"We do look at customer's situations on a case-by-case basis, but it is more difficult in cases where there isn't a verified photo record in our database," said ICBC's spokesperson.

ICBC says it looks at customers' situations on a case-by-case basis, but it is more difficult in cases when there isn’t a verified photo record in its database. (David Horemans/CBC)

Hard times

The Canadian government no longer issues citizenship cards, but Campbell has been advised to apply for a citizenship certificate — a commemorative slip of paper that doesn't qualify as identification but would confirm her citizenship. She could use it at the ICBC office. It can take up to five months before a certificate arrives.

However, the document requires a primary piece of photo ID. The only photo ID Campbell has — her passport — is now expired. She says doesn't have sufficient documents to renew it.

And even if she could, Campbell, a single mother living off disability payments, says she would have trouble finding the money — about $200 in total — to retrieve both documents.

"I get about $1,500 per month ... [my rent is] $1,248 plus my utilities, plus my insurance — and I also have my eight year old," said Campbell.

She wonders just how long it will be before she has an official photo ID to her name — a circumstance she says is particularly troubling because it prevents her from boarding an airplane. Her grandmother, who lives in Ontario, is struggling with kidney failure.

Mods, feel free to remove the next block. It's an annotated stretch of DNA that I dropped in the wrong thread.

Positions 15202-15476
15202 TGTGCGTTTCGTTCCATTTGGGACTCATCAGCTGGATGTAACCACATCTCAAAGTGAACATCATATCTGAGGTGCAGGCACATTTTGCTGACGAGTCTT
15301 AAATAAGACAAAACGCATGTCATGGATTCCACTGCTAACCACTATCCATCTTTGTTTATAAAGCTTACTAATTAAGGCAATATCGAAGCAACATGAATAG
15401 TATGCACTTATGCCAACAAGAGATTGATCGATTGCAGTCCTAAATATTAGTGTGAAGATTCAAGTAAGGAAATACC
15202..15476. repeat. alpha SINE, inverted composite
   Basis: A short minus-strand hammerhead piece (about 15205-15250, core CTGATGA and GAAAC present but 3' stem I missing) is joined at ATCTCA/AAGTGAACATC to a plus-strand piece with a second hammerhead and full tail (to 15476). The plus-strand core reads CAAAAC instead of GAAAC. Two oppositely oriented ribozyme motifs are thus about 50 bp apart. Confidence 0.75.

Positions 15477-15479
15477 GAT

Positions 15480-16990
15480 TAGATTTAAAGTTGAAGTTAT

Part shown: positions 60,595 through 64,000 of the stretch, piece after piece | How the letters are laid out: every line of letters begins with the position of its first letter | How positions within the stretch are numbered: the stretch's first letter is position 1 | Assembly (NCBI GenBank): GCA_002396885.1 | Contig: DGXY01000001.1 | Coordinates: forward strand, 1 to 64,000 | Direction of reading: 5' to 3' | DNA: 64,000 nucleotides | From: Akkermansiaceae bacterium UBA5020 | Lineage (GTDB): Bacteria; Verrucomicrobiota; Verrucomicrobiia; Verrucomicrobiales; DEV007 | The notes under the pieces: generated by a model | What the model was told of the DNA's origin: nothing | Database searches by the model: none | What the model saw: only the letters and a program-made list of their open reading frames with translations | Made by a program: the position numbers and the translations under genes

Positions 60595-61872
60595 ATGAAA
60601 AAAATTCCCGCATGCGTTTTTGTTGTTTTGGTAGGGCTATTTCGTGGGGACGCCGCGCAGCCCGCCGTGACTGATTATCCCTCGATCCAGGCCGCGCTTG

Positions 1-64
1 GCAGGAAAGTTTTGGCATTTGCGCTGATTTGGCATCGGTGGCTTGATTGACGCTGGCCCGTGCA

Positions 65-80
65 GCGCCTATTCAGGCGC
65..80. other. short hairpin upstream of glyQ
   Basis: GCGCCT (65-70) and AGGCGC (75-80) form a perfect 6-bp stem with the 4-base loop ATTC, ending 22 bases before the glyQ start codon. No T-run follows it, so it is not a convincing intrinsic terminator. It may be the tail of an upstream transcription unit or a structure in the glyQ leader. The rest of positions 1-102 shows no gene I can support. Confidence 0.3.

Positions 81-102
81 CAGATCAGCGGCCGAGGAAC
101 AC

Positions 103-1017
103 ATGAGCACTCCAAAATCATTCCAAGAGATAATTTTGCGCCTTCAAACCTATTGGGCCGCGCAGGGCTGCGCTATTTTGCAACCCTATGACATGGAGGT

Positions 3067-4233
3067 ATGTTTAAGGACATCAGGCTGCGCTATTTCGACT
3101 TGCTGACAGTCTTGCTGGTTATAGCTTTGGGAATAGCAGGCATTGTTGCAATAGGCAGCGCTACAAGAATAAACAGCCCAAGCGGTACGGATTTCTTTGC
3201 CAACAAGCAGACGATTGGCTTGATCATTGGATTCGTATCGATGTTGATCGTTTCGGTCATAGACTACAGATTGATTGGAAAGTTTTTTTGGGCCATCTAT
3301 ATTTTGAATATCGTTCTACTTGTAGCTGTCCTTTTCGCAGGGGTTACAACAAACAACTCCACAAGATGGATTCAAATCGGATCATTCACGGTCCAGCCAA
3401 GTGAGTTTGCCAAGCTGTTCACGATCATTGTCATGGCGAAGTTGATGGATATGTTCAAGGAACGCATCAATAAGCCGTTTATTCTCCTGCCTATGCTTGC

"At any moment I could need to go to Ontario, but I'm not able to," she said.

Brian Caulfield, right, lives in transitional housing and lost his birth certificate and B.C ID when his bag was stolen in the library. Ryan TerAverst, left, of the Vancouver Kettle Society helped him get new identification. (Margaret Gallagher/CBC)

A common problem

According to Ryan TerAverst, an advocacy manager at Vancouver's Kettle Society, recovering ID is a common challenge for low-income residents and the difficulties are often compounded for immigrants.

"She's being asked to produce a document that she cannot produce because she needs documents in order to get that document," he told CBC News.

The Kettle Society is a non-profit organization that provides a range of community services including an ID bank that helps people obtain and keep identification.

"The process can be much more difficult because you are required to present photo ID or travel documents or documents from your home country to replace your citizenship or permanent residency and the problem becomes circular — you need ID to get ID," TerAverst added.

The Kettle Society has lobbied ICBC to review its policies that make it challenging for marginalized groups. 

Campbell says she is now in touch with her local MLA's office to see if they can help her. 

On Friday, ICBC reached out to Campbell and asked her to courier all of her ID documents from their Lansdowne Centre location to their Victoria office for review by a committee.